Teaching Lexicography and Lexicology among the Aliterates
As I pondered how to frame the topic announced in the title of this paper, I realized that first of all I had to embark on a journey of intellectual archaeology. In the nine different courses I regularly teach, in composition, literature, and linguistics courses alike, I emphasize the use of a desk dictionary as a curricular survival tool, especially in this current mania of standardized testing. When exactly did I begin to have my deep, abiding passion for dictionaries and how did that influence the development of my career as a professor of English and applied English Linguistics? For the past twenty years in my English 201 Composition II course, I have required my students to write a "Literacy Narrative" as a first paper in which they tell the story of how they first learned how to read. They increasingly have an initial negative reaction to this topic, but, once they start to do the reflection needed, positive attitudes emerge as they recover the happy details of grandparents, parents, or siblings reading to them. Likewise for me in this paper, I began to trace back the arcs of development which have culminated in my current teaching roles as a pedagogical bricoleur who teaches rhetoric, applied linguistics, lexicology, General Semantics, and the literature of science fiction. And this enabled me to recover warm feelings not only about texts well-read and still valued 45 years later but also about wise mentors who led me on the word-filled journey for the last half century.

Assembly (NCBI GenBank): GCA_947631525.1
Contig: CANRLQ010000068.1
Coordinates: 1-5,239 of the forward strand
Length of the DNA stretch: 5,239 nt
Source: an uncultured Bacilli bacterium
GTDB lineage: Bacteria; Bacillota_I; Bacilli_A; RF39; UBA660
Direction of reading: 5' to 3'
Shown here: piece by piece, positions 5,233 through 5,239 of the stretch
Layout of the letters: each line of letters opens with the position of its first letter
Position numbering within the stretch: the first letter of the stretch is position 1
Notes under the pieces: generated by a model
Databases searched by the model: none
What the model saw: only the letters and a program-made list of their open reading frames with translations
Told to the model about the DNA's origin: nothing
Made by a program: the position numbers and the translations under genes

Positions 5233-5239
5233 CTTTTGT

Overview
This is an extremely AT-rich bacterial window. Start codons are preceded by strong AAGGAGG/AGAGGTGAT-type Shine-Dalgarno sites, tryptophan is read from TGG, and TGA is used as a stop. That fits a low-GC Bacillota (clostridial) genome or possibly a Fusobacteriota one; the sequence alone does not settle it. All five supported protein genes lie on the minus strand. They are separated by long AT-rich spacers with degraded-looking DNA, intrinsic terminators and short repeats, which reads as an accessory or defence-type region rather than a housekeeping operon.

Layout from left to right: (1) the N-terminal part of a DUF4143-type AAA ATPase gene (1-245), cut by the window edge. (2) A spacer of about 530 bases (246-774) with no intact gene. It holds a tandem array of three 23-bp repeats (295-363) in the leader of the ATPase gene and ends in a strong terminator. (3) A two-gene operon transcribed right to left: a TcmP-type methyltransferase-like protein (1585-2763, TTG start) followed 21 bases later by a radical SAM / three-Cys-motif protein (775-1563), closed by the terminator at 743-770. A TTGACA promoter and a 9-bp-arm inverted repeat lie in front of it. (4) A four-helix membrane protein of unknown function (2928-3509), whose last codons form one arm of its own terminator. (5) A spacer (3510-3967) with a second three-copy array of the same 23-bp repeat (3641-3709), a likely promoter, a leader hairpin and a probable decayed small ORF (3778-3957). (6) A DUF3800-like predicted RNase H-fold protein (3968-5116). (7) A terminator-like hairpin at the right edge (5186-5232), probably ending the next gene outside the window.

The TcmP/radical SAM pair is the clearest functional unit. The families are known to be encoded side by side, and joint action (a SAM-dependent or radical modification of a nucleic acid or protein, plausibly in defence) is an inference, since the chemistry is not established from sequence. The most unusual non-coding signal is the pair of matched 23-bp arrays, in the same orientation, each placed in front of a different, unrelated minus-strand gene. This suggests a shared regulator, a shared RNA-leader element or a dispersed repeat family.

According to some of my rural students my office has more books (especially dictionaries) than their school libraries, and I can personally verify that, for example, my office does contain more books than the Bison, SD High School library. As one of the early groups of boomers born in 1947, I learned how to read before my family had a TV set rooted in the living room. I cannot imagine a day going by without reading a newspaper, reading a slick magazine, reading a book, or reading a cereal box, etc. Thus, as I encounter the "Millennials" or the "Echo Boomers," the current labels given to recently matriculated college students, I have had to adjust to the new generation's characteristic lack of interest in reading (Quinion Echo Boomer 2009), In particular, based on the authoritatively robust research published in the National Endowment for the Arts (NEA) Research Report #47 To Read or not to Read: A Question of National Consequence Nov. 2007, we now know that the age group that used to read the most--Americans between 15 and 34 years of age--now reads the least. The technical label for such behavior consists of the word aliterate, which Microsoft Word unfortunately autocorrects to alliterate. Likewise, I have to repeatedly warn my students about dealing with the aliterates in Seattle who have built stemming software that automatically turns the name of the university building in which I now write these words--Scobey Hall--into Scooby Doo Hall. Concerning myself with such matters qualifies me as a lexicologist. And I use such technical terms during the first day in every one of my classes.
Tom McArthur has a cogent definition of lexicology in his Oxford Companion to the English Language:
An area of language study concerned with the nature, meaning, history, and use of words and word elements and often also with the critical description of lexicography.
Although formerly a branch of philology, lexicology is increasingly treated as a brand of linguistics, associated with such terms as lexeme, lexical field,, lexical item, lexicon, lexis ...
My explications of the course syllabi, especially in my 100 and 200 level composition classes, often work as negative pep talks, when my use of Greek and Latin metalanguage such as lexicology, aliteracy, and rhetoric frightens the truly hardcore aliterates. They decide to drop the classes because I name the frame that, whatever else writing consists of, it involves words and that we will explore the territory of all manners of word behaviors. …